The Land of Lincoln lost almost 84,000 residents and over $6.5 billion in taxable income to the seven states without an income tax while Illinois’ 2011 income tax hike was in effect.
If Illinois Senate leaders get their way, Illinoisans will be shelling out an even larger portion of their paychecks to the state in the near future.
Members of the Senate have proposed increasing the state’s personal income tax to 4.99 percent, up from the current 3.75 percent, as well as increasing the corporate income tax rate to 9.5 percent, up from the current 7.75 percent. If this proposed hike passes, all Illinois workers would have to pay up. A person earning a taxable income of $50,000 would have to pay an additional $620 on top of the income taxes he or she already pays to the state, bringing that person’s total income tax bill due to Illinois to $2,495, not including taxes due to the federal government.
These proposed income tax hikes come while Illinois is experiencing a record out-migration crisis. In just one year – from 2015 through 2016 – Illinois lost 114,000 people on net to other states. In fact, Illinois is the only state in the Midwest with a shrinking population. Increasing the state’s income tax would only drive more people across state lines.
Illinois is not only losing residents to surrounding states, but it’s also losing people to states that do not tax income. According to migration data from the Internal Revenue Service, during the four-year period of the state’s last income tax hike – tax years 2011 through 2014 – Illinois lost a total of 250,000 people on net to out-migration. A third of those outbound Illinoisans, or about 84,000 people, moved to states with no income tax. This is significant, as there are only seven states without an income tax.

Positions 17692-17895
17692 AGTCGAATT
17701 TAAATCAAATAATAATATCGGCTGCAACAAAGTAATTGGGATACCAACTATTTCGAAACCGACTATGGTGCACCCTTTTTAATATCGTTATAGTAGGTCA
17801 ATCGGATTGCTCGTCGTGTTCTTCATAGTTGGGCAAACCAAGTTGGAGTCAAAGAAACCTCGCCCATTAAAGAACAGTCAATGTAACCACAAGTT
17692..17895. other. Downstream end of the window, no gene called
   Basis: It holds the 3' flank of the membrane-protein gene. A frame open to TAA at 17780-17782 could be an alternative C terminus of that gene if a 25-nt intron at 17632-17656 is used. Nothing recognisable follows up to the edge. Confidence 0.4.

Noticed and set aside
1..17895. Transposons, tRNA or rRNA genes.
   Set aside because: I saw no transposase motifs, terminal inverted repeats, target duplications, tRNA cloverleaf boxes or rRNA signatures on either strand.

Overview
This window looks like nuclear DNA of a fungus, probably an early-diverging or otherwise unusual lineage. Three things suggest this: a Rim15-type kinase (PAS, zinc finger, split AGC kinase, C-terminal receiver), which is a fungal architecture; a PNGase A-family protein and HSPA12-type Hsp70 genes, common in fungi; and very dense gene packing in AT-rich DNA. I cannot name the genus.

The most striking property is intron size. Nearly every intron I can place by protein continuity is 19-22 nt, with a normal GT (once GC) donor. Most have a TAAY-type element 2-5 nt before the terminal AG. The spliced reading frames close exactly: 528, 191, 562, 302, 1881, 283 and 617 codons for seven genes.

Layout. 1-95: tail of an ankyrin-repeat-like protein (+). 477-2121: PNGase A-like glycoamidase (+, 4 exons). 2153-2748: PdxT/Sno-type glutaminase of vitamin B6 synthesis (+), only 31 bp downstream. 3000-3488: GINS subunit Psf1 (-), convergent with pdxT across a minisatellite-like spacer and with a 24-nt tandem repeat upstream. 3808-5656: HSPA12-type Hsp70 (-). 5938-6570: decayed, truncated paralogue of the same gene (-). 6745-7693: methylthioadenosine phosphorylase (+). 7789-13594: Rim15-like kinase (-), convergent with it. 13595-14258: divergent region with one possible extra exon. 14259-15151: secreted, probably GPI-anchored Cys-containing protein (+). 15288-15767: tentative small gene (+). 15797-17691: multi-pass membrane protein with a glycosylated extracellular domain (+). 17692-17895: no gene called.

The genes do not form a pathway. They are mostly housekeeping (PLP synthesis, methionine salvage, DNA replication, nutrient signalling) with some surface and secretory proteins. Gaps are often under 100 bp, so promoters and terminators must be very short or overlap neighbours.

Illinois suffered the largest out-migration losses to Texas, losing about 39,600 people on net, and Florida, at a net loss of about 33,500 people. These states consistently gain Illinoisans due not only to the states’ friendlier tax environments, but also to their friendlier business and jobs climates. Chief Executive magazine ranked Texas and Florida among the best states in the nation for business, while Illinois ranked near the bottom. Texas and Washington have also gained significant numbers of millennials from Illinois.
Losing taxable income
It doesn’t stop there. Illinois is also losing taxable income to these states. The nearly 84,000 Illinoisans who left for the seven states with no income tax took $6.5 billion of income with them. This is money that Illinois will no longer tax and that will no longer contribute to the Illinois economy.
When Illinoisans leave for states with no income tax, they also typically get to enjoy lower property taxes. This is because Illinois has some of the highest property taxes in the nation. Furthermore, Illinois taxpayers also pay among the highest sales taxes, in addition to various other taxes and fees.
Despite the overly burdensome taxes Illinoisans already pay, proponents of raising the income tax claim that the increase is justifiable because there are other states with higher income taxes than Illinois. That claim, however, does not take into account the multitude of other burdensome taxes Illinoisans must pay in addition to the income tax.
Illinoisans are voting with their feet in favor of states with lower tax burdens. To hike taxes would be unwise and counterproductive. Illinois legislative leaders need to make serious reforms so they can increase tax revenue by growing the tax base instead of raising taxes. Lawmakers should alleviate Illinois residents’ tax burden, not make it worse.